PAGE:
How Do Oil Pumpjacks Work?

February 1, 2020

Oil pumpjacks are large pieces of machinery that extract oil from the ground on a consistent basis. Also known as nodding donkeys or oil horses, they are critical to fossil fuel extraction. Oil pumpjack operation in Carlsbad, NM is a crucial thing to understand if you want to know how these devices work, so let’s explore a quick look into their machinery.

What are they trying to extract?

Oil is not contained in large pools under the ground like you might be picturing. Instead, oil is situated in crevices all throughout underground rock, also known as “pores.” Oil companies’ biggest challenge is finding enough rocks in one place with enough oil embedded in them to make it worth it to install an oil derrick. Once this perfect place is found, oil pumpjack operation in Carlsbad, NM can begin in earnest.

What does the pump do?

A pump is a logical choice for getting the oil out of the ground because oftentimes it is so deep below the surface that any other system is inefficient and impractical. It’s easier to use a pump to draw it out, but it’s not a suction-based pump like you might imagine. Instead, it’s a relatively simple design that allows for artificial lift to bring the oil up to the surface. It uses simple physics and machinery to ensure that a sufficient amount of oil can be brought to the surface on a regular basis, allowing for productive usage of underground resources.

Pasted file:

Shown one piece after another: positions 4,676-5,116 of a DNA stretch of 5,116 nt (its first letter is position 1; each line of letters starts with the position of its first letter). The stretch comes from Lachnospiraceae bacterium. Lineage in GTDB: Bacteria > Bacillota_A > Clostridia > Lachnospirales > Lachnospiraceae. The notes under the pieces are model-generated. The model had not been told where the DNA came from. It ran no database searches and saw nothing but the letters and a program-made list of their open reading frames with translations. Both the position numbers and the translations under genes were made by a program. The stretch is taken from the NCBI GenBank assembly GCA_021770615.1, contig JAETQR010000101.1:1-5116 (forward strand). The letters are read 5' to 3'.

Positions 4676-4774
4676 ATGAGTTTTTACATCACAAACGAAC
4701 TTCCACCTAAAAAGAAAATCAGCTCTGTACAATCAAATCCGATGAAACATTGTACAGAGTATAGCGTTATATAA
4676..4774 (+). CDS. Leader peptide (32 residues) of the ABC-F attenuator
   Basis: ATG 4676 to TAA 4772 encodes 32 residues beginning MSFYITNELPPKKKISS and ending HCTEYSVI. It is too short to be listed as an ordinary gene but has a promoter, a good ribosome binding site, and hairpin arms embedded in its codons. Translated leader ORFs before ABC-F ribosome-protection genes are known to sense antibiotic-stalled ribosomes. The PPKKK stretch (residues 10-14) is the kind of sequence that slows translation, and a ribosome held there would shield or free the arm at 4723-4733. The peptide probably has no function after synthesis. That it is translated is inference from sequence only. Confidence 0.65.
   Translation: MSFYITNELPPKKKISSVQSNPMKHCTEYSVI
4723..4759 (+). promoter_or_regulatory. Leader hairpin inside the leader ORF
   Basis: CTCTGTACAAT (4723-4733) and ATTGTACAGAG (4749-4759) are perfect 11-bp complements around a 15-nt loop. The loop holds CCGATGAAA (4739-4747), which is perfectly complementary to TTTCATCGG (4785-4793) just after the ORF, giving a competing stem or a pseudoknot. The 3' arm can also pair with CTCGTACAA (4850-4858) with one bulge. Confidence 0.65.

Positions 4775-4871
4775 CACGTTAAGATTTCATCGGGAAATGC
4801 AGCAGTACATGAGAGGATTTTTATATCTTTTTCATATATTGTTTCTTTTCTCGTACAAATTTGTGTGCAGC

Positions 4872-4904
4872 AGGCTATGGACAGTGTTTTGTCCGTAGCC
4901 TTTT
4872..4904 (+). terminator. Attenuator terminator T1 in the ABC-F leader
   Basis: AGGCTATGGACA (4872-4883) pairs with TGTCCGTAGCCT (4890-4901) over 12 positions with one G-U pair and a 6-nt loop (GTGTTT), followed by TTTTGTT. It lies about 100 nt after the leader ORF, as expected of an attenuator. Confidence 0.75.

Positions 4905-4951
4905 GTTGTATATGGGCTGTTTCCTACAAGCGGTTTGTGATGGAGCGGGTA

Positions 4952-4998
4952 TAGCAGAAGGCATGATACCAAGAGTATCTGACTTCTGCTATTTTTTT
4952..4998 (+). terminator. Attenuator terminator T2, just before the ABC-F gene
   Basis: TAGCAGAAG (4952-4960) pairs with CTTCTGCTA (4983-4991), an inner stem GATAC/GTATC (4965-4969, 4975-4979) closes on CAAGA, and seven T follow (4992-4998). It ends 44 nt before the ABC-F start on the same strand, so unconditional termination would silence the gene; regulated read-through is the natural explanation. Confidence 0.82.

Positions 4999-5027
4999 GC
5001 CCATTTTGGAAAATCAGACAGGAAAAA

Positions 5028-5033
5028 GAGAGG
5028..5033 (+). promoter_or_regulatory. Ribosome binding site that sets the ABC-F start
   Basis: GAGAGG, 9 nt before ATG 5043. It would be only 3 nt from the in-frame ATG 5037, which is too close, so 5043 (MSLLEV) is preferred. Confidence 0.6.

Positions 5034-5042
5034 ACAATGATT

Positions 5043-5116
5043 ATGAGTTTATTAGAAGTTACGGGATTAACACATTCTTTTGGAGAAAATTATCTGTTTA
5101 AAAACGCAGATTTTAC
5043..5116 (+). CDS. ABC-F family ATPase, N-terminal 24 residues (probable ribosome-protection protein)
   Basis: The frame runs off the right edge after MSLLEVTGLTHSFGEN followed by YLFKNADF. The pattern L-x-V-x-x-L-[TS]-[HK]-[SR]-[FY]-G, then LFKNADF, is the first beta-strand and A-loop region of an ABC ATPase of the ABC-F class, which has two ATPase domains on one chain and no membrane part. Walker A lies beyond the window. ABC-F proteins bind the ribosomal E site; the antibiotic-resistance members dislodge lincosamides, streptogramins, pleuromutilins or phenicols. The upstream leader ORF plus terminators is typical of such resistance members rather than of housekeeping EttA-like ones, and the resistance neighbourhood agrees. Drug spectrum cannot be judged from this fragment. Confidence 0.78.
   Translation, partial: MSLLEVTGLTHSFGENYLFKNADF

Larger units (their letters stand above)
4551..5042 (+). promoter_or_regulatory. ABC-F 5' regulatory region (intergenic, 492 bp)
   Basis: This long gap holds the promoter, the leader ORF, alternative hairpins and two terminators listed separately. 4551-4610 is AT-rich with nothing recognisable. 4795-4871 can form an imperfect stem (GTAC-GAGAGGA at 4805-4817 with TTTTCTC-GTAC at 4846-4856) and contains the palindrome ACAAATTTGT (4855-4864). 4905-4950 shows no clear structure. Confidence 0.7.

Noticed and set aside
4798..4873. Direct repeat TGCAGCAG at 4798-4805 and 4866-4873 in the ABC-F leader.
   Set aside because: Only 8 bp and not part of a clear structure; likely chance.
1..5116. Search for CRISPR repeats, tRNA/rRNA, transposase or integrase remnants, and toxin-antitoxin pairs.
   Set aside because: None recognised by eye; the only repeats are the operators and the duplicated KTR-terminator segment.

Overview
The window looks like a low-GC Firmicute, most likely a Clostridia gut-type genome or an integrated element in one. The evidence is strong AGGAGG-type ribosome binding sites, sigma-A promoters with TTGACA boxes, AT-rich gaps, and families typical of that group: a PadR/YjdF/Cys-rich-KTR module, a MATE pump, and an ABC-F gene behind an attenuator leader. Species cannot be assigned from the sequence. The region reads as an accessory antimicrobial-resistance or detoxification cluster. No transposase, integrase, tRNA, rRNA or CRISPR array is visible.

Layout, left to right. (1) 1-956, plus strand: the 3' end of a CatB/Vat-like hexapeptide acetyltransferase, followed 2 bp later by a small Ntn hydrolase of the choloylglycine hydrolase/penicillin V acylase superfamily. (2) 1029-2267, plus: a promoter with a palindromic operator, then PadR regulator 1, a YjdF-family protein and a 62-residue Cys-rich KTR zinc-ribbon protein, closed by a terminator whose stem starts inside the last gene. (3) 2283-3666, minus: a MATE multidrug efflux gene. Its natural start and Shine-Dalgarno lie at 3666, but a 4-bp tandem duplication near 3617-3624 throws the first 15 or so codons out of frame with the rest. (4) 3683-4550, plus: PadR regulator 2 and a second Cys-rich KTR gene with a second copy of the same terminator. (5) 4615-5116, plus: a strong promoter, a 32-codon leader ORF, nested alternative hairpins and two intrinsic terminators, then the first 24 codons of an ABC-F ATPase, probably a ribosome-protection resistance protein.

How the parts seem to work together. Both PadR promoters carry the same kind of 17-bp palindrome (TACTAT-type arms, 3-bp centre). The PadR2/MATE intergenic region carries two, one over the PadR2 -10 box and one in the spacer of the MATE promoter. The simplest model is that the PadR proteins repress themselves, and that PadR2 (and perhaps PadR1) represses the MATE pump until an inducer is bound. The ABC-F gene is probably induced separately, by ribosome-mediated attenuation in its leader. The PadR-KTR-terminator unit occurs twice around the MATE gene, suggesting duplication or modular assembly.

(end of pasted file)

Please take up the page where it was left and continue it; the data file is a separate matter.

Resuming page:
How does it operate?

If you drive by an oil field and see oil derricks pumping up and down, they are in the process of bringing oil to the surface using a plunger system at the bottom of a series of “sucker rods.” This plunger system is capable of bringing up massive amounts of oil over time, and is critical to oil pumpjack operations in Carlsbad, NM. Oil pumpjacks typically have an A-frame base with a horizontal beam at the top, called the “walking beam,” with a “horsehead” at the end that’s attached to the actual pipe descending into the ground. A powered crank turns the walking beam and causes the horsehead to pump up and down.

The horsehead is attached to a sucker rod, which travels down the pipe to the oil reservoir. The sucker rod has a riding valve at the end of it, and the standing valve is situated at the bottom of the pipe. On the downstroke of the horsehead, the standing valve closes and the riding valve opens, putting oil from the previous upstroke on the top side of the riding valve. On the upstroke the riding valve closes and the standing valve opens, which draws oil up the pipeline. The pipeline fills with oil gradually, and oil is pushed to the surface to be stored, typically in large tanks, before needing refining to separate oil from water.

Oil pumpjacks come in all sizes, with larger ones able to go deeper. Oil pumpjacks are crucial to fossil fuel extraction throughout the southern United States, and you can explore our operations in New Mexico to give you a better idea of just how widespread this crucial infrastructure is. Reach out to JB Electric LLC to learn more about our oil field services.

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